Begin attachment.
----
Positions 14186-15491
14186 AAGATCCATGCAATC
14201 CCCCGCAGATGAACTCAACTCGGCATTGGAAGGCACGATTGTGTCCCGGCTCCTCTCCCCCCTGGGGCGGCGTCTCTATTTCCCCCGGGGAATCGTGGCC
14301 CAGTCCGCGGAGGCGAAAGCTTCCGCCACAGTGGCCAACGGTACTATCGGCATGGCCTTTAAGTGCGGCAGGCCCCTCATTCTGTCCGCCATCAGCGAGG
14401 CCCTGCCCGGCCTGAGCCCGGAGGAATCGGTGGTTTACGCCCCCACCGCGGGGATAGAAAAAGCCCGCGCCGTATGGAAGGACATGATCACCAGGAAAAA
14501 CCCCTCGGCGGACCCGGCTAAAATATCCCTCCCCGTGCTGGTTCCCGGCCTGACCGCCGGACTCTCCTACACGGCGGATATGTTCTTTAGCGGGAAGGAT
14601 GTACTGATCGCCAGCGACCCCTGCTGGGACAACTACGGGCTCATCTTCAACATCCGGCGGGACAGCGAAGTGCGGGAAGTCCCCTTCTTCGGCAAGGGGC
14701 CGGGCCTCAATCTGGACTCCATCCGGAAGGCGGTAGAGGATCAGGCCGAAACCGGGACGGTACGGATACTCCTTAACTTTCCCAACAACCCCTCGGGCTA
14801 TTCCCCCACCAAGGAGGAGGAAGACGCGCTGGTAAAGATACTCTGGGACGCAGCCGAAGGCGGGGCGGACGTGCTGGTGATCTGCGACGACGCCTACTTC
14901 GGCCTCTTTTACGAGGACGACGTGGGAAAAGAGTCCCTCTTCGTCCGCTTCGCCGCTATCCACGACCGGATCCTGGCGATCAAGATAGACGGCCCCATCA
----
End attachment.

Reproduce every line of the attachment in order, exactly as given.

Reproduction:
Positions 14186-15491
14186 AAGATCCATGCAATC
14201 CCCCGCAGATGAACTCAACTCGGCATTGGAAGGCACGATTGTGTCCCGGCTCCTCTCCCCCCTGGGGCGGCGTCTCTATTTCCCCCGGGGAATCGTGGCC
14301 CAGTCCGCGGAGGCGAAAGCTTCCGCCACAGTGGCCAACGGTACTATCGGCATGGCCTTTAAGTGCGGCAGGCCCCTCATTCTGTCCGCCATCAGCGAGG
14401 CCCTGCCCGGCCTGAGCCCGGAGGAATCGGTGGTTTACGCCCCCACCGCGGGGATAGAAAAAGCCCGCGCCGTATGGAAGGACATGATCACCAGGAAAAA
14501 CCCCTCGGCGGACCCGGCTAAAATATCCCTCCCCGTGCTGGTTCCCGGCCTGACCGCCGGACTCTCCTACACGGCGGATATGTTCTTTAGCGGGAAGGAT
14601 GTACTGATCGCCAGCGACCCCTGCTGGGACAACTACGGGCTCATCTTCAACATCCGGCGGGACAGCGAAGTGCGGGAAGTCCCCTTCTTCGGCAAGGGGC
14701 CGGGCCTCAATCTGGACTCCATCCGGAAGGCGGTAGAGGATCAGGCCGAAACCGGGACGGTACGGATACTCCTTAACTTTCCCAACAACCCCTCGGGCTA
14801 TTCCCCCACCAAGGAGGAGGAAGACGCGCTGGTAAAGATACTCTGGGACGCAGCCGAAGGCGGGGCGGACGTGCTGGTGATCTGCGACGACGCCTACTTC
14901 GGCCTCTTTTACGAGGACGACGTGGGAAAAGAGTCCCTCTTCGTCCGCTTCGCCGCTATCCACGACCGGATCCTGGCGATCAAGATAGACGGCCCCATCA